Energy Strategy 2050: The potential of millions of Swiss rooftops – Tech Xplore

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Graphs presenting the two strategies studied. Number of roofs needed to achieve a PV expansion target. Credit: 2023 EPFL / Alina Walch Martin Rüdisüli – CC-BY-SA 4.0

Five million rooftops in Switzerland—more than half of the nationwide total—are suitable for generating power. A review of two solar photovoltaic development strategies has shown that combining the two approaches could cause over two-thirds of Swiss towns and cities to become energy self-sufficient.

As part of its Energy Strategy 2050, the Swiss federal government is targeting a rapid expansion of the country’s solar photovoltaic installed base, with the aim of generating 35 terawatt-hours (TWh) of power from renewables (excluding hydropower) in 2035 and 45 TWh in 2050. How can these goals be achieved in a way that’s both efficient and fair to individual towns and cities?

It’s widely accepted that will play a key role in decarbonizing Switzerland’s energy mix—which is why rooftop energy potential has long been a research topic for scientists at the Solar Energy and Building Physics Laboratory (LESO-PB) within EPFL’s School of Architecture, Civil and Environmental Engineering (ENAC).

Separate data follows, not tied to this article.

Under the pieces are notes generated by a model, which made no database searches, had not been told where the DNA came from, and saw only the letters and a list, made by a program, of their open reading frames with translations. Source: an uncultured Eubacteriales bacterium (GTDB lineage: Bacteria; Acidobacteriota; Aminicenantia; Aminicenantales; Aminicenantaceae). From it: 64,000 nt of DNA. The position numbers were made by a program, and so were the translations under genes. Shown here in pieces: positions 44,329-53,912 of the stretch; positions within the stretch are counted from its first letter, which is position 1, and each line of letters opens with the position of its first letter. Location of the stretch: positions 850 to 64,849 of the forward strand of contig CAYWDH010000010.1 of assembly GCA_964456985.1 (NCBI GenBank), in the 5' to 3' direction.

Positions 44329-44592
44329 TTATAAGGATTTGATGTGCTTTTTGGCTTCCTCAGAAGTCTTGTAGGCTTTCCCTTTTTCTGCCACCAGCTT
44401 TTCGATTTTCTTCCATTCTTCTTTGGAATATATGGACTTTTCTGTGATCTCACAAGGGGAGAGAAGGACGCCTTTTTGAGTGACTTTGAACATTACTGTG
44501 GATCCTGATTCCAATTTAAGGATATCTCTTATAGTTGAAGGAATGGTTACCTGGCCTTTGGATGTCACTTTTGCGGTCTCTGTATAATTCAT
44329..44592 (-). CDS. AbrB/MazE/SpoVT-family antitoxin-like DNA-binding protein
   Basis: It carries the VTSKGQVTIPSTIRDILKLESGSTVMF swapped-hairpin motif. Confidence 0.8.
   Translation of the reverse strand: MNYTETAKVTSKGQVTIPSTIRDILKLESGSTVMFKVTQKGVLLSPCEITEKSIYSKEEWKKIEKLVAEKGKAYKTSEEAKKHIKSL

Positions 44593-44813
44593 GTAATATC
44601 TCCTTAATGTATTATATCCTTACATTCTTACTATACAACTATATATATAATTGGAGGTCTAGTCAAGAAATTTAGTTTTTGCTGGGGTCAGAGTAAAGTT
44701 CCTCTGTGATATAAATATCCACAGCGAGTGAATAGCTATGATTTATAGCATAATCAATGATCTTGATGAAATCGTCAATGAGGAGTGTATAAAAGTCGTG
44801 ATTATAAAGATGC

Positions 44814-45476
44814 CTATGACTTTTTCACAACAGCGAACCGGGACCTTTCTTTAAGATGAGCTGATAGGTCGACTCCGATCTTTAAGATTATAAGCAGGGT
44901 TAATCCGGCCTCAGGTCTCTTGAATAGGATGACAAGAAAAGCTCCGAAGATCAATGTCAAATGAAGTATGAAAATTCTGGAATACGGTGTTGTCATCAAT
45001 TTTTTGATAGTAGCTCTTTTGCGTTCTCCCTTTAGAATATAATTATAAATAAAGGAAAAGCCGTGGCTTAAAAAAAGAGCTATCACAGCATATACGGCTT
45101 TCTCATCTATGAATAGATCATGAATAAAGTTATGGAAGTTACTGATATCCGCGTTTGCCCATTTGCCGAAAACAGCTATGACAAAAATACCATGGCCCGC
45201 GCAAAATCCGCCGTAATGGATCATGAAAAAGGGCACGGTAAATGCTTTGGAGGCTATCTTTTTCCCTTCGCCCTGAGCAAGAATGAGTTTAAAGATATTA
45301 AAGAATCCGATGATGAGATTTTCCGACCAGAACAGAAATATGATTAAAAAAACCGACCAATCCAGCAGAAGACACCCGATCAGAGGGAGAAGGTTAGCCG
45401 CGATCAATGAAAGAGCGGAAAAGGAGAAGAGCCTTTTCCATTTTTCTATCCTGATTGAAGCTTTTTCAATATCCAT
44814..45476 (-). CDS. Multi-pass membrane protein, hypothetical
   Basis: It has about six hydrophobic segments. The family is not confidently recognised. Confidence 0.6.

For her Ph.D. thesis, Alina Walch assessed the potential of renewable energy systems, taking a cross-disciplinary approach that combines with machine learning (often referred to generically as artificial intelligence or AI).

She developed and then compared two scenarios for expanding Switzerland’s solar photovoltaic installed base so as to achieve—or even exceed—the Energy Strategy 2050 targets, working in conjunction with Dr. Martin Rüdisüli, an expert in energy-system modeling at the Swiss Federal Laboratories for Materials Science and Technology (Empa) in Dübendorf.

“We carried out the research together, drawing on my knowledge of solar photovoltaic modeling and Martin’s experience in assessing different scenarios for expanding this form of power as part of the energy transition,” says Walch.

North-facing roofs

Before she could generate forecasts of Swiss ‘ solar-power potential in 2050, Walch first had to establish a basis for her estimates and make some assumptions. Which kinds of rooftops should she consider for her model? Should she take a and also include rooftops that receive less sunlight or that are oriented north? To begin with, she decided to include only rooftops that were entirely or mainly south-facing.

“But we eventually discovered that north-facing rooftops with a pitch angle of less than 20 degrees could also be candidates for highly productive solar-power installations,” explains Walch. She, therefore, added these rooftops to her model as well—and her estimate of Switzerland’s total solar-power potential jumped by 25%. “We calculated the maximum potential of all Swiss rooftops,” says Walch.

“But, with the clock ticking, there’s a more pressing question: what strategies are needed to meet the federal government’s targets as quickly as possible?”